More important, the Moon, unlike space, is filled with stuff. The trick is to design a system of mines and factories so that a modest amount of materials, robots and people sent to the moon can be be used to mine, smelt and manufacture that stuff into the materials needed to build a massive belt of solar cells all the way around the Moon's equator. (Half of the cells would be in the daylight at any given time; the power would be sent to the main Moon base, which position would always be facing the Earth.)

Consider one way to bootstrap materials: instead of shipping all the water that the base would need, ship hydrogen, which could be used to grab the oxygen from various moon rocks, producing water weighing 9 times as much as the brought hydrogen, and simultaneously producing metals and other elements (e.g., aluminum, titanium, silicon) of perhaps twice the weight of the hydrogen.

With silicon for solar cells, aluminum for electric transmission lines, and titanium for structural elements, you've got essentially everything you need to manufacture your enormous belt of solar cells.

Once the moon base was making more solar power than needed to maintain itself and keep its humans alive, this power could be used to separate minerals without much need for additional resources from Earth. Then a growing proportion of the growing power supply could be sent to Earth by some form of electromagnetic radiation, such as light (laser) or microwaves. Lasers sound rather dangerous to me, whereas there ought to be some radio or microwave frequency that could be picked up by giant antennas, but which would mostly bounce off the Earth if they missed the antenna.

While the Moon transmitter would need only one location (since the moon always keeps the same face to us), the Earth would have to have receivers in three locations, with each getting energy for about 1/3 of each 25-hour "day" when the moon was overhead. The energy received at each would in part be delivered as electricity for immediate use, and in part be stored, perhaps as synthesized fuels such as hydrogen or natural gas (used to generate electricity for the 2/3 of the time that no Moon energy would be arriving), or it could be delivered around the Earth by intercontinental electric transmission line.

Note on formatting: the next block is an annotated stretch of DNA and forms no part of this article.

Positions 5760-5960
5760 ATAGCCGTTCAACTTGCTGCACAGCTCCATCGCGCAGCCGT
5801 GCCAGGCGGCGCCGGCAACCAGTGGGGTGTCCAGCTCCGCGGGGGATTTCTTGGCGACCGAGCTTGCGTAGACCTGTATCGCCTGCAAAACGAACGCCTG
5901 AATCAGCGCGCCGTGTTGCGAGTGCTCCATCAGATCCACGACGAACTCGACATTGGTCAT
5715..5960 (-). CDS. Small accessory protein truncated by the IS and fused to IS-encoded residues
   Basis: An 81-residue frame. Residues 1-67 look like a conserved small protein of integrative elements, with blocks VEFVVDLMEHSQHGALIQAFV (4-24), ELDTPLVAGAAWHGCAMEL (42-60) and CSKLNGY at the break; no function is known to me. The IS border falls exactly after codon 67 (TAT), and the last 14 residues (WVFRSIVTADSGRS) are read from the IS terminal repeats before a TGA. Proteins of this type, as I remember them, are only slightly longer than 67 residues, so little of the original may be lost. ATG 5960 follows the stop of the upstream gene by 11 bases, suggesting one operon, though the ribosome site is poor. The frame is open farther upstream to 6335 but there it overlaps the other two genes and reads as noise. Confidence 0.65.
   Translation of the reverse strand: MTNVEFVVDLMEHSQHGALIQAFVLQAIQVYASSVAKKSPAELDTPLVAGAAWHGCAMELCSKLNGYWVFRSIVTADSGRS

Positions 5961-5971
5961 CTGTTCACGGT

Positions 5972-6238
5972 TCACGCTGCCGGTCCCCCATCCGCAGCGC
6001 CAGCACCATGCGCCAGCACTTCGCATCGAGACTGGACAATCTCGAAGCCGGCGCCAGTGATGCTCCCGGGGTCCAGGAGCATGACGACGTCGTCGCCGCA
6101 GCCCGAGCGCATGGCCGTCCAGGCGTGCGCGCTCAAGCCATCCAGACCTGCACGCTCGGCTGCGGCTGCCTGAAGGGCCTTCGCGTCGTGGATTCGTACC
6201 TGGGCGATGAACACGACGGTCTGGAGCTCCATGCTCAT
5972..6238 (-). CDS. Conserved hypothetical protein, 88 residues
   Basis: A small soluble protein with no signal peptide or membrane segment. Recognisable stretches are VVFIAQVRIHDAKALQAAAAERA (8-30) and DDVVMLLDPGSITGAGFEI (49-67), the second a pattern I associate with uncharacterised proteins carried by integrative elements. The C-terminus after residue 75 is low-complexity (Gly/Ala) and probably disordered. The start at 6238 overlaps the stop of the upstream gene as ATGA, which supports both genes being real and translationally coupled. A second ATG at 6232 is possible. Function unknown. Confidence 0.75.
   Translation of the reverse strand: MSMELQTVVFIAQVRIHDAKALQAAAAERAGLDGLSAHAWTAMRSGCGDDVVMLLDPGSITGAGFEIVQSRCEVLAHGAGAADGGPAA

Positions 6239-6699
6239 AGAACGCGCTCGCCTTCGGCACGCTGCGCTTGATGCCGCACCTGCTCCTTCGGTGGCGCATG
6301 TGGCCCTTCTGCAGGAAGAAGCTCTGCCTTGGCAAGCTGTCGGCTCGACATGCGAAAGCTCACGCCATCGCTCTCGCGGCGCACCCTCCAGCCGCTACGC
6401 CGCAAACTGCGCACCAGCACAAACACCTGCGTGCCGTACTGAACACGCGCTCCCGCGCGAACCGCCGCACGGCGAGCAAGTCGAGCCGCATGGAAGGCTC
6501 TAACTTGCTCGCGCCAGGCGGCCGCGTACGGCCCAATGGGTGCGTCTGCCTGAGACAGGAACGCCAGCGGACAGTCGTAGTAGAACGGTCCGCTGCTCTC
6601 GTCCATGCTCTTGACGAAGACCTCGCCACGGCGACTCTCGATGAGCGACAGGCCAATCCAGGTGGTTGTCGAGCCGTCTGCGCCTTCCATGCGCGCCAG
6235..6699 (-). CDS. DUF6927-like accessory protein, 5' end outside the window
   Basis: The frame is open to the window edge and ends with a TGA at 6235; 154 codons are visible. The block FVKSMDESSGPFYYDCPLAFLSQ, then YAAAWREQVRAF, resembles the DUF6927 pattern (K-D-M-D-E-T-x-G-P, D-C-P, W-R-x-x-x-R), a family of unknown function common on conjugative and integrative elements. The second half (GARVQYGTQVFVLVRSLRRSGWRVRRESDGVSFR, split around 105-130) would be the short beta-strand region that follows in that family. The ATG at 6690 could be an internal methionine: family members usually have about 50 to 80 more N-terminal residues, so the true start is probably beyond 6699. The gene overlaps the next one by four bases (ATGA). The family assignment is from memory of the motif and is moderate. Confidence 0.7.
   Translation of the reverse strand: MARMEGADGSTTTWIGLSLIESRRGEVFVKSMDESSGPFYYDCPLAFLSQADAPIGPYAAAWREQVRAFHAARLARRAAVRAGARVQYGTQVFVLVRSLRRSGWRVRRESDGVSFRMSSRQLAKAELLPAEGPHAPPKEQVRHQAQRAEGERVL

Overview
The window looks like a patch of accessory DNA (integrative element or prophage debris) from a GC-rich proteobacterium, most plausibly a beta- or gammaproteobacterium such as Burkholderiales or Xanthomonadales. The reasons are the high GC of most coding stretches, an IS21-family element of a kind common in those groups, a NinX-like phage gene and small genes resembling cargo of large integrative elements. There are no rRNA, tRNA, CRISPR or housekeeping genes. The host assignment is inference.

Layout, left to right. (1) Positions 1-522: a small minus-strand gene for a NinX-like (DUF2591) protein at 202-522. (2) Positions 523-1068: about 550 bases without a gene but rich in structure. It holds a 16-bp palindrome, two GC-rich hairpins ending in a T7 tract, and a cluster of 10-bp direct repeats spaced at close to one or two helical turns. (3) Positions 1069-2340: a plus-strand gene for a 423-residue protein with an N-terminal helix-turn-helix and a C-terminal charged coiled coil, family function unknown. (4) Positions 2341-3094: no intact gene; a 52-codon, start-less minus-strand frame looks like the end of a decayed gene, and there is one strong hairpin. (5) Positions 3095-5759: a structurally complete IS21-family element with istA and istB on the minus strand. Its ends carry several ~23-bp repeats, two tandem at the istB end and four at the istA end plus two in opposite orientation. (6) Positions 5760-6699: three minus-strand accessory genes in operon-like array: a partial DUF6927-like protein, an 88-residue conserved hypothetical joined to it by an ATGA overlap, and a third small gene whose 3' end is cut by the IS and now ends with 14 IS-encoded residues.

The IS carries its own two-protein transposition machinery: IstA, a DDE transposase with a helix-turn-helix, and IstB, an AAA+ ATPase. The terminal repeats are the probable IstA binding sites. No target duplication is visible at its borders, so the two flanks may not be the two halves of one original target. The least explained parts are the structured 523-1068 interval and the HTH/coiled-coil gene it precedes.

So, there are a few problems yet to solve... But this concept is the first I've ever heard that justifies the manned space program as more than just bread and circuses, but without the bread.

Friday, June 11, 2010

The Circle Game

Sometimes I'm amazed at what my children know, and sometimes I'm amazed at what they don't know.

I attended a middle-school graduation ceremony today. The younger students, including my 8-year-old daughter, made up a chorus. Their last song was, as the music teacher informed us, a real tear-jerker -- "The Circle Game" by Joni Mitchell, with the chorus:

And the seasons they go round and round
And the painted ponies go up and down
We're captive on the carousel of time
We can't return we can only look
Behind from where we came
And go round and round and round
In the circle game

Women were wiping their eyes, and I was probably close to sobbing as well. The kids performed quite nicely, but I sensed that they had little idea of what the song was about. I asked my daughter later, "why do you think the song was sad?" Her answer: "because a man is stuck on a carousel?"

Friday, June 04, 2010

NY Times Says Circulation Holding Up to WSJ Assault

That's the headline in a Bloomberg story of June 4 based on an interview with New York Times CEO Janet Robinson.

"We are definitely not seeing any effect in regard to the circulation," Robinson is quoted. But if you read to paragraph 7 of the story, you learn that "The New York Times’s nationwide circulation fell 8.5% to 951,063 in the six months through March, while circulation at the Journal, which includes paying Internet readers, rose less than 1% to 2.09 million, data from the Audit Bureau of Circulations show."

How can such a juxtaposition earn the headline "NY Times Says Circulation Holding Up to WSJ Assault" instead of something like "NY Times Official Puts Desperate Spin on Plummeting Circulation Figures"? (Which would itself be a pretty soft way of calling her a liar.)

It's part of a pattern which could make left- and right-wing talking heads on Fox News look objective. Take a similar article from April 26, which includes this:

Diane McNulty, a Times spokeswoman, attributed the lost print readership to a focus on “quality circulation and high retention rates,” saying the newspaper has kept most readers who have subscribed for two years or more. In an e-mail to employees today, New York Times Co. Chief Executive Officer Janet Robinson and Chairman Arthur Sulzberger Jr. said that “readers and advertisers are very loyal.”

The Journal “will soon discover the intensity of that dedication,” they wrote.

So they haven't this year lost more than 50% of "readers who have subscribed for two years or more"? Is there anyone who would guess that things could be worse than that?